Back to the field coil speaker, though...a little cocktail napkin calculation shows that to get similar magnetic fields as to that in a modern speaker would require about 150 feet of 12 or 14 gauge wire, coiled up in a four inch coil, two inches high.  Or fewer turns/feet and a LOT more current (and with it heat). Numbers based on typical four inch voice coil, 400 watts drive, approximately 16 Tesla field in a typical woofer.  It won't fit. It's not doable in a practical sense.

/Ed
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paul bell

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Re: Field Coil Loudspeakers?
« Reply #15 on: December 05, 2012, 12:07:26 am »

> I wonder however what would happen if there were essentially two coils, the inner voice coil, and an outer field coil that were both wired to the same amplifier power output with their polarities reversed as to provide double the push / pull in either direction?

I actually tried this some years ago. The idea was to have a "magnetless speaker"

A voice coil needs to be immersed in a pretty strong magnetic field with it's flux focused in an oval from top to bottom of the voice coil.

Two voice coils each receiving the same power level would not cause either one to attain any motion.

Even if one of these coils had a higher power level fed to it, it's still substantially too low in power to create a magnetic field to get the other coil to react. Plus the issue of not having an iron pot to focus the field.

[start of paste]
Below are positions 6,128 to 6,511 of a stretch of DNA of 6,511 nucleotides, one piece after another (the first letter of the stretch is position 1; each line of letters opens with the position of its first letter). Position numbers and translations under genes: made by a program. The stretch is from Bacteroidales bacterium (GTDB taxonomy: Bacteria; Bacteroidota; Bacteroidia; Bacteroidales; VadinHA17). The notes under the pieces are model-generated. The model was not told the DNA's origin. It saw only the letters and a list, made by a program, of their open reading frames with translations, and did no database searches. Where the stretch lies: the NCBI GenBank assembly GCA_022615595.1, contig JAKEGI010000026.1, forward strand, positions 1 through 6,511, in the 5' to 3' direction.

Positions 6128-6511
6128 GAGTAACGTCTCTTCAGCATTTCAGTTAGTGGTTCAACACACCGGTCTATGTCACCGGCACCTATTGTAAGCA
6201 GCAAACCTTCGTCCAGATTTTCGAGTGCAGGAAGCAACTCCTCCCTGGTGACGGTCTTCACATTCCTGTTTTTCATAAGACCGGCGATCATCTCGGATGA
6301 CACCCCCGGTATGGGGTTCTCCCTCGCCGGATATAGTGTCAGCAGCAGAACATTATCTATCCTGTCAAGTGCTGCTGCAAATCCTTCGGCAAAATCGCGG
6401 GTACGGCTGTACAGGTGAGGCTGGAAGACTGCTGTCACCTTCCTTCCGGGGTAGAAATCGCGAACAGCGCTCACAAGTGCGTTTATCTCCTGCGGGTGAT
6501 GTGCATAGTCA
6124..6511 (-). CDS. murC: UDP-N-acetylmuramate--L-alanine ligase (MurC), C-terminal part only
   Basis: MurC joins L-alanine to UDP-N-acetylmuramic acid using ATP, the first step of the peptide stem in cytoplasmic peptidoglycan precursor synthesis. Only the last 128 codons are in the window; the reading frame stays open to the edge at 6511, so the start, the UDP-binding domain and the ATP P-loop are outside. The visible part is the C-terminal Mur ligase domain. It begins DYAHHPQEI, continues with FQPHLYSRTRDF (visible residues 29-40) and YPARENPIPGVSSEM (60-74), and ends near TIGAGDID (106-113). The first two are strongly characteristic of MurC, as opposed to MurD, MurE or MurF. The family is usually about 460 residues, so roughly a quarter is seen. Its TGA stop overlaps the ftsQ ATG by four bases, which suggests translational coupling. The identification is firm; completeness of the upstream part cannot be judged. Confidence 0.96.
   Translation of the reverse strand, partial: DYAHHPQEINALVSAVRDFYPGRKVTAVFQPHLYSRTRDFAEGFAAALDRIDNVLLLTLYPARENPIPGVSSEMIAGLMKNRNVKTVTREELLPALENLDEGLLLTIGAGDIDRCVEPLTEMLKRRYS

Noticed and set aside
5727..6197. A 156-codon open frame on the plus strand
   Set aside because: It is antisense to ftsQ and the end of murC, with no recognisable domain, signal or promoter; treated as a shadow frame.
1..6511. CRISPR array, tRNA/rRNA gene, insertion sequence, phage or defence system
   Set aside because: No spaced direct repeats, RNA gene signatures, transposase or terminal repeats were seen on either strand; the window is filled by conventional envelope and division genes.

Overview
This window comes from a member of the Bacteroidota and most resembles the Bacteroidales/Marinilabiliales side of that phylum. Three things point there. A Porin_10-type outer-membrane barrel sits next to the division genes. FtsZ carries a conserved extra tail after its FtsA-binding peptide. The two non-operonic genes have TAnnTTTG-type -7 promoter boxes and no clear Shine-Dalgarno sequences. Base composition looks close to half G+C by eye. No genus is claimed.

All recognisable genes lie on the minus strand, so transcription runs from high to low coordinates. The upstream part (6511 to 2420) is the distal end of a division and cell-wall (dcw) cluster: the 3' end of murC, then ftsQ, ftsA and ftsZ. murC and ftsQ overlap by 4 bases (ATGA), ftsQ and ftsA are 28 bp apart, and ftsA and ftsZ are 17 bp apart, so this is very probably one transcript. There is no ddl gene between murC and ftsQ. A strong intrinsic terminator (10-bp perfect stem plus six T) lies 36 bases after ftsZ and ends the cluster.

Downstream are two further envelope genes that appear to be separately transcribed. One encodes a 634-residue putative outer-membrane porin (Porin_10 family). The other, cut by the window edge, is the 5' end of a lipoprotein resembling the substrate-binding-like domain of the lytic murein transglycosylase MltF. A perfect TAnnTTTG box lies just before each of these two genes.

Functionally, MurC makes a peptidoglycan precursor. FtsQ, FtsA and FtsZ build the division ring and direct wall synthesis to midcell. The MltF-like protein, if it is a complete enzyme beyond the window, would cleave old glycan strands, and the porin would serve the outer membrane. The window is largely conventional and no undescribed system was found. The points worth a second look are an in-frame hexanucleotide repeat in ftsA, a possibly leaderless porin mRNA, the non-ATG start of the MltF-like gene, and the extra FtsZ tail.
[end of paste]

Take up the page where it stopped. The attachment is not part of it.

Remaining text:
The well designed high powered ferrite and neodymium loaded modern speakers we have on the market today are far away better than any field coil speaker could be.
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paul bell

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Re: Field Coil Loudspeakers?
« Reply #16 on: December 05, 2012, 12:16:12 am »

I always felt the best magnets for long excursion woofers was a radial neodymium design, like used in the Aura/Barry woofer and the NeoMax woofer. I wanted to see how that design would be with a dual radial design, neodymium strips outside the voice coil AND inside the voice coil.
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Jim McKeveny

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Re: Field Coil Loudspeakers?
« Reply #17 on: December 05, 2012, 06:41:46 am »

The Aura 1808 was my go-to for custom subwoofers in the 1990's. It modeled and performed like nothing else available. The TC Sounds Pro 5100 is a virtual clone, but some conventionally magneted competitors now match its performance at lower cost.

The radial magnet orientation & extreme excursion seemed to confuse the "offset integrator" on Crown MA5000's, and it needed to be disabled for proper function. Great cone. Loopy Bozeman.
« Last Edit: December 05, 2012, 06:29:41 pm by Jim McKeveny »
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paul bell

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Re: Field Coil Loudspeakers?
« Reply #18 on: December 05, 2012, 07:48:52 am »

Loopy Bozeman.

Oh yeah!

My testing of these woofers didn't have very good results. The following were the issues found:

-The solder joints on the coil former melted.

-The copper pole sleeve wandered out towards the dust cap.

-Barry Bozeman.
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Jim McKeveny

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Re: Field Coil Loudspeakers?
« Reply #19 on: December 05, 2012, 10:15:59 am »

My experiences post-AURA mimic yours.